Before we get started with the delicious Gingered Plum Smoothie recipe and video, we have a little nutrition lesson.
If the prospect of that bores you, bear with me.
Our little lesson involves having better skin, a healthier heart, and REDUCED cancer risk, for goodness' sake! Who doesn't want that?
And at the end of all this, I promise you something summery and sweet.
Today's Topic: what is the ORAC value system?
You may have heard this term thrown around, especially when it comes to plant kingdom heavy hitters such as blueberries and kale.
ORAC stands for Oxygen Radical Absorbance Capacity. Foods are given an ORAC value based upon how effective they are when placed in a test tube with molecules that generate free radical activity or are vulnerable to oxidation.
OK, let's back up. What are free radicals, exactly?
As described in this handy beginner's guide to antioxidants from Rice University, free radicals are atoms or groups of atoms with an odd (unpaired) number of electrons and can be formed when oxygen interacts with certain molecules. Once formed, these highly reactive radicals can start a chain reaction that can damage DNA or the cell membrane. In short, free radicals pave the pathways for cellular damage associated with aging, cancer, and disease. Free radicals: no bueno!
This is where antioxidants come in.
The ORAC values depicts how well a food can safely interact with the free radicals, and neutralize the chain reaction before damage is done. In other words, antioxidants are kind of like a cellular bomb squad, working calmly and steadily to diffuse the situation and restore peace.
This is why a diet high in antioxidants — ideally from natural sources like fruits and vegetables — has been associated with reduced risk for cancer, heart disease, stroke, and a longer life span. Antioxidants also help support eye health and younger looking skin.
The Top-Ranked ORAC Foods
After they figure out what the ORAC system is, most people want to know which foods rank at the top. In other words, who are the ORAC rockstars?
Ranking systems vary, but here are some of the undisputed winners:
- Wild blueberries
- Goji berries
- Dark chocolate (unsweetened cacao powder)
- Kidney beans
- Acai berries
Spices and herbs are even more powerful, including clove, cinnamon, oregano and turmeric.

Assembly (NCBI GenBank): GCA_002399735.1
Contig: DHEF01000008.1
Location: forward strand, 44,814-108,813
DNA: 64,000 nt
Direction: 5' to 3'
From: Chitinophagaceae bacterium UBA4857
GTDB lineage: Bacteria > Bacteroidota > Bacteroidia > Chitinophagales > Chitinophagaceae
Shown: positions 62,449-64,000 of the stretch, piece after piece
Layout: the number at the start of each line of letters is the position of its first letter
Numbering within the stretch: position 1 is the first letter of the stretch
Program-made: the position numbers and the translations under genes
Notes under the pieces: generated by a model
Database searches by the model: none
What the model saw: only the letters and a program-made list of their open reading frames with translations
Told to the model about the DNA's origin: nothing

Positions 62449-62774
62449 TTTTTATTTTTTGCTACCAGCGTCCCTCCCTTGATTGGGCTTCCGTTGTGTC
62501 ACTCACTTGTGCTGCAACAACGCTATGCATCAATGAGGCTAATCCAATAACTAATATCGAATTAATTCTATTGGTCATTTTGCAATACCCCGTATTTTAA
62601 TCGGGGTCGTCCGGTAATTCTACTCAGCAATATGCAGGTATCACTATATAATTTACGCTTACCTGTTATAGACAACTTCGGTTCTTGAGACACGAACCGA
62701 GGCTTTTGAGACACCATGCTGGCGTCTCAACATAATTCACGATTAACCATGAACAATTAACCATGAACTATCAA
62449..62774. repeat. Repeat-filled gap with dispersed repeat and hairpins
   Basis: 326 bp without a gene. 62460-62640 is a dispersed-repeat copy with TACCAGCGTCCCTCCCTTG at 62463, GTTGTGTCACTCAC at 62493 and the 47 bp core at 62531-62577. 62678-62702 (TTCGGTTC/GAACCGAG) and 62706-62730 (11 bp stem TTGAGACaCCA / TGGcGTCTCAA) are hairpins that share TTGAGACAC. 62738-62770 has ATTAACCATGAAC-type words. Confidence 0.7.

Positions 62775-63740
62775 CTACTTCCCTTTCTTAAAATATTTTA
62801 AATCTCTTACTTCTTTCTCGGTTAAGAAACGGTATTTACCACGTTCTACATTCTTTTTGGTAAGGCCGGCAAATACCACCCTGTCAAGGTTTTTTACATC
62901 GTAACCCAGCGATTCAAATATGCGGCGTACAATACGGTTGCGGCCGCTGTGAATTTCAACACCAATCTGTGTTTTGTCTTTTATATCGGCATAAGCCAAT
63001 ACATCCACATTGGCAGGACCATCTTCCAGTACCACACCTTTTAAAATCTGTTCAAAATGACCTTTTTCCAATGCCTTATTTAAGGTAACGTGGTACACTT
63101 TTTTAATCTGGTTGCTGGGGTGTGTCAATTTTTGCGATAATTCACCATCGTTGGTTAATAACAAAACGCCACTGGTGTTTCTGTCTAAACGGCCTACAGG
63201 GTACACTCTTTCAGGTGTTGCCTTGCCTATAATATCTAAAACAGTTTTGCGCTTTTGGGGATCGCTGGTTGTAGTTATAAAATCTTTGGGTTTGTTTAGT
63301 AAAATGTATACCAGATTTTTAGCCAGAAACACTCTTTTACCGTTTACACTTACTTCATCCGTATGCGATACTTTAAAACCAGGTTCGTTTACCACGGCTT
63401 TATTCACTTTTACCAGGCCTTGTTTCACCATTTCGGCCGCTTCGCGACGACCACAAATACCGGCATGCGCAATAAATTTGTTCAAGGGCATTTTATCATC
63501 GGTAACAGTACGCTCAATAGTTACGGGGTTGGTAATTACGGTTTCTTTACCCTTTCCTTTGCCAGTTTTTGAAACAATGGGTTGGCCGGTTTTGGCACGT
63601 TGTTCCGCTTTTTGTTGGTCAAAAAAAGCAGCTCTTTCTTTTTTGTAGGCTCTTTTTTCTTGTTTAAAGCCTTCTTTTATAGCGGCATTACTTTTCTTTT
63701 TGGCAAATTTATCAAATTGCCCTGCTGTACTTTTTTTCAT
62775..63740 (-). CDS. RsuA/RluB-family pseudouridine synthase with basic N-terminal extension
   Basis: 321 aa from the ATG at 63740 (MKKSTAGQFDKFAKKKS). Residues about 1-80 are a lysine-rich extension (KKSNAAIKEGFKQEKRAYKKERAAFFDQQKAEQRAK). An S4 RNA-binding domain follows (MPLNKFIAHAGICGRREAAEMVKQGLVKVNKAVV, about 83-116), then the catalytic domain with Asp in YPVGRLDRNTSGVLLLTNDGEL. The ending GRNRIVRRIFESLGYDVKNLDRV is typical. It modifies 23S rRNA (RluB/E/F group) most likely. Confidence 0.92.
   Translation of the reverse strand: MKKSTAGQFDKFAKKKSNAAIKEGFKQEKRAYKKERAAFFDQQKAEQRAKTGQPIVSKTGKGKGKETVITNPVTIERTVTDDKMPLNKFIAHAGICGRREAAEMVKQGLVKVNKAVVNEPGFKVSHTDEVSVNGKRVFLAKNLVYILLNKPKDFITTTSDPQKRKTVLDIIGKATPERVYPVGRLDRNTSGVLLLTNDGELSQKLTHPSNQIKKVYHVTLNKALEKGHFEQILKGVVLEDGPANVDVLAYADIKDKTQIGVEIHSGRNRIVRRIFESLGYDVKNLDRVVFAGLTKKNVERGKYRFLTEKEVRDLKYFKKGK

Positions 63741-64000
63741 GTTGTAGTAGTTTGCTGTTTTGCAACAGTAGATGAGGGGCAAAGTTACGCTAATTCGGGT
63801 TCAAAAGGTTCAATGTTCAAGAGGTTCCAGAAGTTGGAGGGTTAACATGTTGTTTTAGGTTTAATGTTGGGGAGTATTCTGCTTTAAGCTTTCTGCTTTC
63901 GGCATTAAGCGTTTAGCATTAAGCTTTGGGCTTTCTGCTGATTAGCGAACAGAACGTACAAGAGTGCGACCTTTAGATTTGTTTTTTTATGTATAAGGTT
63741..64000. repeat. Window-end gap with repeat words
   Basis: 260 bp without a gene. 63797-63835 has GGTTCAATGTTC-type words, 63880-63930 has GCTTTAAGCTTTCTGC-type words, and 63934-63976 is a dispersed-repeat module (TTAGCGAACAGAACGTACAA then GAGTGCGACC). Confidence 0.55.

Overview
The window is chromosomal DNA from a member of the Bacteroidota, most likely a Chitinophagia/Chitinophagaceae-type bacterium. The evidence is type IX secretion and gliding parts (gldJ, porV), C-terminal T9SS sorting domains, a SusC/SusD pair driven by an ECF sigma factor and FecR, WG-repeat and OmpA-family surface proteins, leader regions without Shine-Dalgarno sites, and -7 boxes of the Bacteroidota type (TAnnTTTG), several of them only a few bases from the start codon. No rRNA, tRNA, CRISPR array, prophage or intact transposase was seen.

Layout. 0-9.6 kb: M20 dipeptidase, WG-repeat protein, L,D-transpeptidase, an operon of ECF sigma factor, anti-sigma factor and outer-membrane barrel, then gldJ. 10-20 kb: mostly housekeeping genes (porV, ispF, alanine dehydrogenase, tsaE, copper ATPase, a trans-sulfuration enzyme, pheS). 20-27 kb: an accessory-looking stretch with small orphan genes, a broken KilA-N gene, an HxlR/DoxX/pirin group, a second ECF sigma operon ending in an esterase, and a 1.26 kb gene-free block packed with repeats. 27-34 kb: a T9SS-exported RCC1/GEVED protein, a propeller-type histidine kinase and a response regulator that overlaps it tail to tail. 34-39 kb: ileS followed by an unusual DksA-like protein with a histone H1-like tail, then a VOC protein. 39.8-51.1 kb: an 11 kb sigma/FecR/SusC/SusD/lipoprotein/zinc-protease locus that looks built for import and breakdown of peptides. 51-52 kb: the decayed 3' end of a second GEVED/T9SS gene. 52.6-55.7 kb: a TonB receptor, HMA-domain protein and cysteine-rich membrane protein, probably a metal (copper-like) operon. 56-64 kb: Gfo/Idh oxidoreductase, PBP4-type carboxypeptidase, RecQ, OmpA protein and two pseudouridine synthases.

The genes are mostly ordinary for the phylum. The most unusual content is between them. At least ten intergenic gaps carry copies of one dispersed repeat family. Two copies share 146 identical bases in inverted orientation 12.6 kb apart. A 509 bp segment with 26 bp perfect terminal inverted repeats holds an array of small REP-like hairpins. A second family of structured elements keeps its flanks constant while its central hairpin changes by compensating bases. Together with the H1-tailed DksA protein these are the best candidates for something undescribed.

If you want to see what a top 10 looks like, you can check out this rundown on Dr. Axe's site.
Many topics in the nutrition world come with a side of drama or controversy, and the ORAC system is no exception. It was hijacked by the supplement industry to peddle super-juices and supplements that were designed to offer an off-the-charts ORAC rating. The question of whether these lab-born foods or supplements were as effective as real food was left unanswered. And, after much abuse of ORAC-related marketing, the USDA pulled the ORAC charts from its website.
Still, I believe the ORAC system can be helpful as you make your dietary decisions while grocery shopping or ordering food in restaurants. When you make a blueberry smoothie or put some artichokes on your salad, you can be confident you're getting more bang for your nutritional buck.
When Not to ORAC
That said, the ORAC system doesn't need to drive all of your dietary decisions. As the Nutrition Diva, Dr. Monica Reinagel, wrote on Scientific American, it's not fun when you start to feel like you're in a contest to see who can eat the most antioxidants.
Yes, we know we should all eat healthy.
And most of us get that we should eat to live — as opposed to live to eat.
After all, I coach my clients to avoid using food as comfort, or as entertainment, or as a substitute for any other unfulfilled desires in their lives.
However, even if we're eating to live, it's still possible that food can be healthful and entertaining and comforting. Even if that food has a moderate ORAC ranking.
Which brings me to one of my most popular recipes, the Gingered Plum Smoothie.
Meet the Gingered Plum Smoothie
Our typical, farmers market plum probably isn't going to be marketed as a superfood. The black plum gets a little more love, but superfoodies don't get all hot for it, like they do for acai berries or turmeric.
The truth is, the plum ranks in the middle, alongside the apple and the pear.
However, that doesn't mean you should always choose blueberries over plums. Give yourself a break. You don't always have to be an ORAC overachiever.
Local and seasonal produce is one of the joys of summer. Especially plums, which aren't typically grown overseas and stocked in supermarkets year-round.
Plums are delicious and refreshing and sweet-tart. And their season is woefully short.
So get them while you can, and whip up this special Gingered Plum Smoothie.
Buy a whole big bag of beautiful plums and let them ripen until they're juicy and sweet. Then pit them and quarter them and freeze them so you can enjoy this smoothie right away — or on some day in the weeks and months ahead, when you need a little hit of summer.
I'll definitely be stockpiling frozen plums. Because I live in Portland, Oregon. The land of rain.
Having some plums in the freezer, and blending them with freshly grated ginger and a couple of other ingredients, is like taking the hot-tub time machine back to lazy Saturday mornings spent at the farmers market, sampling stone fruit and berries and buying immense $5 bouquets of dahlias, wishing summer could last forever.
Ready for the Gingered Plum Smoothie Recipe?
Great! Just click on the graphic below to watch the video, as I demo the smoothie on More Good Day Oregon.
Gingered Plum Smoothie Video